Source: The Scotsman, 15th September 1919
Goals That CountedAll the goals came within a comparatively short period in the second half, and for Aberdeen Brewster was the marksman on both occasions. Kerr had just been saving at the other end when Wylie forced a corner, and placed fairly full out, but Brewster got his head on the ball. The effort was not strong enough, and it was returned for him to steadied himself and simply crash it into the net. He got his second in double quick time. From 40 yards he sent forward a huge plant, which from a great height described for all the world like a trench mortar. Kerr just out of his goal completely misjudged, and he jumped to save when it was too late. Aberdeen were a bit unfortunate to lose a goal immediately afterwards. W. Crosbie got off on the right, but handled the ball. After making ground he parted, and Richardson getting possession sent in a grounder which reached the corner of the net. Meantime the Aberdeen players claimed a foul, and practically stopped, and the halt was fatal, since Anderson, who had also expected the whistle to go, was just a late in throwing himself at the ball. The home players protested against the goal being allowed because of the earlier incident, but the referee held that the infringement was accidental.
Clever GoalkeepingAyr were a team of go from start to finish, and they left behind them are very healthy respect for their abilities. They had some clever sustained combined movements, and in the first half played a fine, open game, which lost its effectiveness by the slackness of their forwards at near goal, where they all wanted to steady up and should rather than have first time tries. That policy does not pay against a defence such as Aberdeen's, and the visitors allowed the home rear divisions too much time to divine their actions, with the result that embryo goals were either blocked or charged down. Richardson, in particular, was guilty of this, and on several occasions he lost excellent opportunities of hesitating methods. The Aberdeen front rank did not combined too anything like the extent of the visitors, but they were all hard workers individually, and at times served up pieces of united action. But, while chances were missed, and related miss of the goods was largely due to the fine defensive work on both sides. There were two clever middle lines in view, but in the first half the Aberdeen trio were inclined to leave themselves out purely for defence to the neglect of their forwards, who, as a result, had to execute a considerable amount of foraging - a fact which, in itself, tended to toe the line out of gear. The half-backs were seen to more advantage in the second half, especially after the goals were scored. The goalkeeping was one of the features of the afternoon. Both Anderson and Kerr really gave a magnificent display, and it was unfortunate that the ere man should have knocked the top off by his one fatal mistake. Apart from the goalkeepers, the outstanding men were Hutton, Brewster, McLauchlan, Wilson, and Archibald for Aberdeen, and Semple, Hogg, Gillespie, J Crosbie, and W Crosbie for Ayr United.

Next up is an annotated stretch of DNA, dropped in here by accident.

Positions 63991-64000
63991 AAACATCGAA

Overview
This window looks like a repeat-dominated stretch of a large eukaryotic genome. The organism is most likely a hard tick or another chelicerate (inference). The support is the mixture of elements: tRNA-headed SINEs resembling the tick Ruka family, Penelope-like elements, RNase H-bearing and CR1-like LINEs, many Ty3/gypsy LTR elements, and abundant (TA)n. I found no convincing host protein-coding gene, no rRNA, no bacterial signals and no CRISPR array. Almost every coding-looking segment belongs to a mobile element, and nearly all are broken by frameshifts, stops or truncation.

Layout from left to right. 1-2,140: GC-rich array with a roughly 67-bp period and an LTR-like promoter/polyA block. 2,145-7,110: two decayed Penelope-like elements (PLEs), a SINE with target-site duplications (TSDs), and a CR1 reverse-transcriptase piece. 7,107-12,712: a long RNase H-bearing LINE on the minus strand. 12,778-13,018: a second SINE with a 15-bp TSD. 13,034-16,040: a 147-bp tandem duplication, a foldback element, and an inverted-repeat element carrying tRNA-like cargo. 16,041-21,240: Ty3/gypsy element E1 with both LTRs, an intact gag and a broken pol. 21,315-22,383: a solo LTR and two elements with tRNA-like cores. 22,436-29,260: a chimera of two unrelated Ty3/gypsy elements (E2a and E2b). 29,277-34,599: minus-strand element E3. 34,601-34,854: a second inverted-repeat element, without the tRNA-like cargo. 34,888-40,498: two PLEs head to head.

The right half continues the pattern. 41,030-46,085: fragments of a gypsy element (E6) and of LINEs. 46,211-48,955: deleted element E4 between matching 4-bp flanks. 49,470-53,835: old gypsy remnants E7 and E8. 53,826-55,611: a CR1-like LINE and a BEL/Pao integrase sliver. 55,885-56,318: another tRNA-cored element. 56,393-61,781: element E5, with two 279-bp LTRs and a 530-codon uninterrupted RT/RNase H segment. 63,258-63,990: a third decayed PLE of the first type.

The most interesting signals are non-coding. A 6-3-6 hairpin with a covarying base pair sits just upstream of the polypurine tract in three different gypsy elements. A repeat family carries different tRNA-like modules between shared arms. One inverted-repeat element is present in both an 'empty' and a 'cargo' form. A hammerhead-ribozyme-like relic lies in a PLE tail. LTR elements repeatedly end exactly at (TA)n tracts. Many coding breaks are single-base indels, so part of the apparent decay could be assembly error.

Source: Aberdeen Daily Journal, 15th September 1919